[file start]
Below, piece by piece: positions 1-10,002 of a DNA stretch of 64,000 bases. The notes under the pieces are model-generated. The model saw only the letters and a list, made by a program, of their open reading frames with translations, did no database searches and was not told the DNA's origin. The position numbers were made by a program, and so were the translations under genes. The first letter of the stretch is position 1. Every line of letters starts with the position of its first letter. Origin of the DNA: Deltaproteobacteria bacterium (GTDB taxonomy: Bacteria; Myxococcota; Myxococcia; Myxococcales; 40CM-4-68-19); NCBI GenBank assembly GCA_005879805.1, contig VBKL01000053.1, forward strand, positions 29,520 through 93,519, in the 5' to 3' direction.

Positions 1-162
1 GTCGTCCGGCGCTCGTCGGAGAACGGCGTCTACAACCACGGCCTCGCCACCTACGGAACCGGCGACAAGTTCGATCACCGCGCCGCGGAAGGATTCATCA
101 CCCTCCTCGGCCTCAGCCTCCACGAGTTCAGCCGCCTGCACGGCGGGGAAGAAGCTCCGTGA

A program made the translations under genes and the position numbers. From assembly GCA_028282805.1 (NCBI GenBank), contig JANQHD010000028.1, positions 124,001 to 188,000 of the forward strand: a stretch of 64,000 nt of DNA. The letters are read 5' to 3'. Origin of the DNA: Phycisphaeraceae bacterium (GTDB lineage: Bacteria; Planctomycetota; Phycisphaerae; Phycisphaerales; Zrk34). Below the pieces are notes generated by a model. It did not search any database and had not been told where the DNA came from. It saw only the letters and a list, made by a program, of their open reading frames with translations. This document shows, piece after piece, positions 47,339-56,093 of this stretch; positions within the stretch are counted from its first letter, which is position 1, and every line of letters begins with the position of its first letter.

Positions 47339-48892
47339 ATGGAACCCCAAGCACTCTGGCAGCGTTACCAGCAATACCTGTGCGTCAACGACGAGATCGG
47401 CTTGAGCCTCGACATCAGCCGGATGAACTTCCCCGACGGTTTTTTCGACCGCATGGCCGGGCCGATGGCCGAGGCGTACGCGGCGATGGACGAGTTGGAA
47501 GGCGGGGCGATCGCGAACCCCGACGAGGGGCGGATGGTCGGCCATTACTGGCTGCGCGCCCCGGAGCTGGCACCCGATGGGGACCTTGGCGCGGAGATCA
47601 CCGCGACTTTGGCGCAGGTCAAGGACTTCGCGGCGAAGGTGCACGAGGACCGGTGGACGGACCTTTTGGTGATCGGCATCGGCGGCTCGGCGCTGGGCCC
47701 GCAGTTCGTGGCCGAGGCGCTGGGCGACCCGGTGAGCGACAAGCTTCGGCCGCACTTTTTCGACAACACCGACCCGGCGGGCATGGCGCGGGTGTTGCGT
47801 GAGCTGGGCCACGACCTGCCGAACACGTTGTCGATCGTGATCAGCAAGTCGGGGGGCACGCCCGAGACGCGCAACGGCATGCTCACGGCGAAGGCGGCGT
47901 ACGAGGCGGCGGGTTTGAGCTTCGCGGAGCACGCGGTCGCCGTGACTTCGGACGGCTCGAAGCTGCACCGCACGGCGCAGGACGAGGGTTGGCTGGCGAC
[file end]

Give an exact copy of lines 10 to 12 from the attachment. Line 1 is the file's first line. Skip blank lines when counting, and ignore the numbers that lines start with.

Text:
47601 CCGCGACTTTGGCGCAGGTCAAGGACTTCGCGGCGAAGGTGCACGAGGACCGGTGGACGGACCTTTTGGTGATCGGCATCGGCGGCTCGGCGCTGGGCCC
47701 GCAGTTCGTGGCCGAGGCGCTGGGCGACCCGGTGAGCGACAAGCTTCGGCCGCACTTTTTCGACAACACCGACCCGGCGGGCATGGCGCGGGTGTTGCGT
47801 GAGCTGGGCCACGACCTGCCGAACACGTTGTCGATCGTGATCAGCAAGTCGGGGGGCACGCCCGAGACGCGCAACGGCATGCTCACGGCGAAGGCGGCGT